KMP is expected to purchase a significant portion of EP's natural gas pipeline assets over the next few years at attractive prices. These assets will enhance KMP's already very stable cash flow stream and will provide significant additional growth opportunities. For 2012, the KMP distribution per unit and KMR dividend per share are expected to be a little less than $5.00, up from a budgeted $4.60 for 2011. Over the next several years, the average annual growth rate in KMP distributions per unit and KMR dividends per share is expected to be around 7 percent, higher than the prior estimate of 5 percent annually, with the increase being driven by the expected dropdowns resulting from this transaction
The combined company will be the:
• Largest owner and operator of natural gas pipelines and storage assets in North America with approximately 67,000 miles of natural gas transportation pipelines. Pipelines are connected to many important natural gas shale plays including Eagle Ford, Marcellus, Utica, Haynesville, Fayetteville and Barnett. Largest provider of contracted natural gas treating services and significant other midstream gathering assets.
• Largest independent transporter of petroleum products in the United States, transporting approximately 1.9 million barrels per day of gasoline, jet fuel, diesel, natural gas liquids and crude oil through more than 8,000 miles of pipelines.
• Largest transporter of CO2 in the United States, transporting 1.3 billion cubic feet per day. Carbon dioxide is used in enhanced oil recovery projects.
• Second largest oil producer in Texas, producing over 50,000 barrels per day.
• Largest independent terminal owner/operator in the United States. Liquids terminals have capacity of 107 million barrels and store refined petroleum products, ethanol and more. Dry bulk terminals are expected to handle over 100 million tons of materials in 2011, including products like coal.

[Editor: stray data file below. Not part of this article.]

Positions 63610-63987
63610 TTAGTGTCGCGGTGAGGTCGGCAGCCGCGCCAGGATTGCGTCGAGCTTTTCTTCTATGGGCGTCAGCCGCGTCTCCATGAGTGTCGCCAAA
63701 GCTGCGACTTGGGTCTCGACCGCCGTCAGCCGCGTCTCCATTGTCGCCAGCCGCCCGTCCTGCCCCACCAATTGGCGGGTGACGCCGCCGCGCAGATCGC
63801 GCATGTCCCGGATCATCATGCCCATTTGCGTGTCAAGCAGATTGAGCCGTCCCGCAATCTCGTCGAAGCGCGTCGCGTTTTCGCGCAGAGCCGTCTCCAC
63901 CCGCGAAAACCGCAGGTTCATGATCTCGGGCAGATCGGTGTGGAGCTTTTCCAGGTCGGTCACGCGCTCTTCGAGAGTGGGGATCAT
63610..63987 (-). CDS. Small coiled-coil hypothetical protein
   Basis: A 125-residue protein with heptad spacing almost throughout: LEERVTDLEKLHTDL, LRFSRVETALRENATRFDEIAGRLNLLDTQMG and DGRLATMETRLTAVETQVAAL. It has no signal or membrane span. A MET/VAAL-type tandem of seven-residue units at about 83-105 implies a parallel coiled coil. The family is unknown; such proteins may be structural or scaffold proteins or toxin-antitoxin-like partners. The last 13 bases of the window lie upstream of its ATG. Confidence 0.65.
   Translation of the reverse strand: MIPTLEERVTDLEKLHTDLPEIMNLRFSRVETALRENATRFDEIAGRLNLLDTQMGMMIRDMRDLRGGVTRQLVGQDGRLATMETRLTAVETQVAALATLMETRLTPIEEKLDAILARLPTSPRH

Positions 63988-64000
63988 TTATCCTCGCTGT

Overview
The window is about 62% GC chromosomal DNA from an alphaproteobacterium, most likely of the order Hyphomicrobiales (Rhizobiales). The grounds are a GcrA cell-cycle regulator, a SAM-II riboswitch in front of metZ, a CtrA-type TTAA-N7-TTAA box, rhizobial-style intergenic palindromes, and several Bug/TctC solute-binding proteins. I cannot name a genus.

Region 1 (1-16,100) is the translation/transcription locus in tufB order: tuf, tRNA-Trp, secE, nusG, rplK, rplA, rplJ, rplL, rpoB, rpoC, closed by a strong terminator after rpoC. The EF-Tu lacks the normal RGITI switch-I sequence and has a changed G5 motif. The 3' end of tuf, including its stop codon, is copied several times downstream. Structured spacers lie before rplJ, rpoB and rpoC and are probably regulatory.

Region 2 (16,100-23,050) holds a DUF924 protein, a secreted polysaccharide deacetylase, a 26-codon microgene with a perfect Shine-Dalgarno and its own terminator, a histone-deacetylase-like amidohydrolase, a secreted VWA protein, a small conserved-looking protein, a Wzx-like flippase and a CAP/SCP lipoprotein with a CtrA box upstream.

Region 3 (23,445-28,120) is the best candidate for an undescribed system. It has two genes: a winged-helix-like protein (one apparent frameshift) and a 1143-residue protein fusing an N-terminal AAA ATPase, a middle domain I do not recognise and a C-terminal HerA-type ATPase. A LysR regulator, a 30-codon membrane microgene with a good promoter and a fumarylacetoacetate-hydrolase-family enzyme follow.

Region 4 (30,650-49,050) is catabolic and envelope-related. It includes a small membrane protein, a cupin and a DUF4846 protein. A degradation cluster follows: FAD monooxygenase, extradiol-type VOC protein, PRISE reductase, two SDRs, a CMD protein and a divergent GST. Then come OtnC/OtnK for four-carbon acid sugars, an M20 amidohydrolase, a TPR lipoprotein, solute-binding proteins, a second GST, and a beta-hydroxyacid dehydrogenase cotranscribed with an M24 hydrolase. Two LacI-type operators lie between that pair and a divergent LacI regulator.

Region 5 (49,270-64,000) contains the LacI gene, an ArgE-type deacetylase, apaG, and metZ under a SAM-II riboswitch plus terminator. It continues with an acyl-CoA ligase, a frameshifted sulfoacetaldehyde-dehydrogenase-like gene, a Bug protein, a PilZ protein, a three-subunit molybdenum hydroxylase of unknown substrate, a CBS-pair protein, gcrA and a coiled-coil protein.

• Only oil sands pipeline serving the West Coast. The Trans Mountain pipeline system transports 300,000 barrels of crude oil per day to Vancouver, B.C., and Washington state.
The debt levels and interest payments will not be inconsequential. El Paso looks over-leveraged to me at present. It is clear, El Paso is not run with the same efficiency and shareholder friendly methods Kinder has perfected. One huge plus is that the potential of El Paso may be realized when it becomes part of KMP.
El Paso’s total debt is $14.2 billion and the debt to capital ratio is 75%.
KMI total debt is around $15 billion. That does include the KMP debt of nearly $13 billion. Here is where I am not quite certain how we should think about the debt levels. KMI has only an 11% interest in KMP and yet consolidates KMP’s entire debt load on their balance sheet. That may not be the way to go about thinking through this deal. If we were to consolidate all the debt, then KMI’s debt/capital is 81%. Without the KMP debt, the ratio is 48%. Looking at net debt to EBITDA at KMI currently [including KMP] it is around 6%. If it comes down to 4%, that’s a huge improvement.
El Paso has interest payment in excess of $1 billion per annum. Interest expense in 2010 was $1031 million putting a sizable dent in their $2341 EBIT. That’s nearly 50% of operating income eaten away by interest expense. KMI has an interest expense of $668 million in 2010 on EBIT of $1136. Again around 50%. It will be critical to bring these payments down quickly. In addition to what is already being paid in interest, there will be additional interest due on the $11 billion in cash being lent by Barclays. With the reasonably good management at KMP by Kinder to date, I would be inclined to believe he could get the debt paid down as he anticipates and that the dividends will not be impacted negatively.
This company –KMI—and all its relationships with KMP and KMR are difficult to unravel. I have probably started to look at KMP and other MLPs at least a dozen times over the years and been defeated after reading through the 10Ks.
I am still searching for yield. My parents are getting antsy having 15% cash on hand—they need income. I am getting tired of searching for and finding undervalued companies only to see them snatched away by the newest wave of unwarranted optimism in a volatile market. It’s getting old
KMP [not KMI] looks like a good place to sit for awhile. The yield trailing is 5.9% and the TTM dividend is $4.47. Ex-dividend is Oct 27. I am thinking about trusting Rich Kinder and putting my Nike's on and just doing it. I like the combination and even though the debt levels will be agonizingly high, the company seems confident they can be paid down in short order and without dinging the dividends. The resulting company will be a powerhouse in pipelines.
If anyone can add anything about KMP, KMI and R Kinder, please educate us.